Both women testified that several pictures were shown them routinely without any reference to a particular picture or pictures. The officer who exhibited the pictures also testified that the attention of the witnesses was not directed to any particular picture. However, he also testified that the photographs included two prints each of Holloway, Sheffield and a third person and only a single print of each of five other men. He also testified that all eight men were young Negroes of somewhat similar appearance. Neither witness identified both prints of Sheffield.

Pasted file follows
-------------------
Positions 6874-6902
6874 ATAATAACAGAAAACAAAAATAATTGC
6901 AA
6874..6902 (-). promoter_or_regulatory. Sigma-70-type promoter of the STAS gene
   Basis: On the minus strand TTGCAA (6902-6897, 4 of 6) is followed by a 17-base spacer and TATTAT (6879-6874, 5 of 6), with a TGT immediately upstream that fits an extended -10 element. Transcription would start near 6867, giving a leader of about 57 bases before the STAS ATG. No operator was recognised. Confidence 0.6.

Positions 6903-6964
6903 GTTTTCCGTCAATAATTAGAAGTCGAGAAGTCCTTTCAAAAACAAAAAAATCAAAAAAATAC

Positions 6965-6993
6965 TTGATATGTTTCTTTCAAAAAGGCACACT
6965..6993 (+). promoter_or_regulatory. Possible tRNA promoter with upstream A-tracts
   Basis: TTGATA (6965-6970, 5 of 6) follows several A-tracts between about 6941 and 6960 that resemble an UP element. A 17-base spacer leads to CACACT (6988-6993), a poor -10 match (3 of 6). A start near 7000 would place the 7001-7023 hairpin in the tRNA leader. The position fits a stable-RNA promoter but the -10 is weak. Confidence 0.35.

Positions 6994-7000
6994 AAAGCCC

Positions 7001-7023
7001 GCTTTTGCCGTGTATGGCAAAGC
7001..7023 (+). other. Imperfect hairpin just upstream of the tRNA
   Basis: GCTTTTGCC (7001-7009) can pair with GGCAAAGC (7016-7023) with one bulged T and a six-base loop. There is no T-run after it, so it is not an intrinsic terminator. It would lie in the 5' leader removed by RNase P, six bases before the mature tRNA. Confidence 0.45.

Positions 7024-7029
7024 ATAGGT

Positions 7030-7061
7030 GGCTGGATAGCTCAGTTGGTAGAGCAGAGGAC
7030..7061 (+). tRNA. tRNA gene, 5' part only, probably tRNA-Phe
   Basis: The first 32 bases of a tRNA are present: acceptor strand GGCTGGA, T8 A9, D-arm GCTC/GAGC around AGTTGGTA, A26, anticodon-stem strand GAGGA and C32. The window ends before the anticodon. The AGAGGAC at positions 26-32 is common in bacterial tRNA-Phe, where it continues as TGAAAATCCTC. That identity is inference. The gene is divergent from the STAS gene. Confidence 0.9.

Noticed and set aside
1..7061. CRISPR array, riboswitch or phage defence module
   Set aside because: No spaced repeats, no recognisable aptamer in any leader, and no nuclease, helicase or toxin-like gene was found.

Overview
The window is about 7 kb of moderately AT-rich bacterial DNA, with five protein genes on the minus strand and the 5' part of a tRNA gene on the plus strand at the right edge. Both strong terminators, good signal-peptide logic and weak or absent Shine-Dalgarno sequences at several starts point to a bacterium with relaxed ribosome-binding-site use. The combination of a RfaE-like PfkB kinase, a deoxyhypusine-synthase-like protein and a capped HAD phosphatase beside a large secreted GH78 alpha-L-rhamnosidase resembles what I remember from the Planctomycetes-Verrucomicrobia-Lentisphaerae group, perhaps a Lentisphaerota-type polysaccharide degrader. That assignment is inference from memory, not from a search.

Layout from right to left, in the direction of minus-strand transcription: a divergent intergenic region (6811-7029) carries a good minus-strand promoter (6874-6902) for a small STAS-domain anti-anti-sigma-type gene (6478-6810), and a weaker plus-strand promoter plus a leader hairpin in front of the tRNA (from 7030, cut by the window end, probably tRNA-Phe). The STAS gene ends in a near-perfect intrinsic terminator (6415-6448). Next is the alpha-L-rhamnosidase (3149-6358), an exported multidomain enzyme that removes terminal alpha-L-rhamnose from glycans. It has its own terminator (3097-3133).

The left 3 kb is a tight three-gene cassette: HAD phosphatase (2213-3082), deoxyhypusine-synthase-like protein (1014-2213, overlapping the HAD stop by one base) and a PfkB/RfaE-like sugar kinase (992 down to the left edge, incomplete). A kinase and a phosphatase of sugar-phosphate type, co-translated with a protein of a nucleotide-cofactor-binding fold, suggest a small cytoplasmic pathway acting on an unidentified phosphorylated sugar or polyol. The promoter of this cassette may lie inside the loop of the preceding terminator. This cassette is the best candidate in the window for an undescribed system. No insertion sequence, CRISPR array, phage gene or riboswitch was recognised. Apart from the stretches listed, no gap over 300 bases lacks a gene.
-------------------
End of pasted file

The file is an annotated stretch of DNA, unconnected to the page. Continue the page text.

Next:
Sheffield's basic argument is that the exhibition of both close-up and full length photographs of three men, including himself, and only close-ups of the other five men increased the probability that the witness would focus upon and select his photograph. Beyond this it has not been argued that anything about Sheffield's picture itself or the manner of its exhibition improperly suggested that this was a picture that the police hoped to have identified. We have examined all of the photographs, which are included in the present record. There were eight separate prints of "mug shots" of eight different men, among them Sheffield, Holloway and McQueen. Each of the eight prints consisted of two close-up pictures of an individual, one front face and the other side face. In addition to these eight prints there were three separate full length snapshots taken from a greater distance, one of Holloway, one of Sheffield and one of a third person. Facial details were smaller and not as clear in these as in the close-ups. No witness was able to identify the less distinct photograph of Sheffield in the full length snapshot. Mrs. Cohen and Mrs. Fiori did identify Sheffield's close-up likeness as a picture of the robber who held the gun.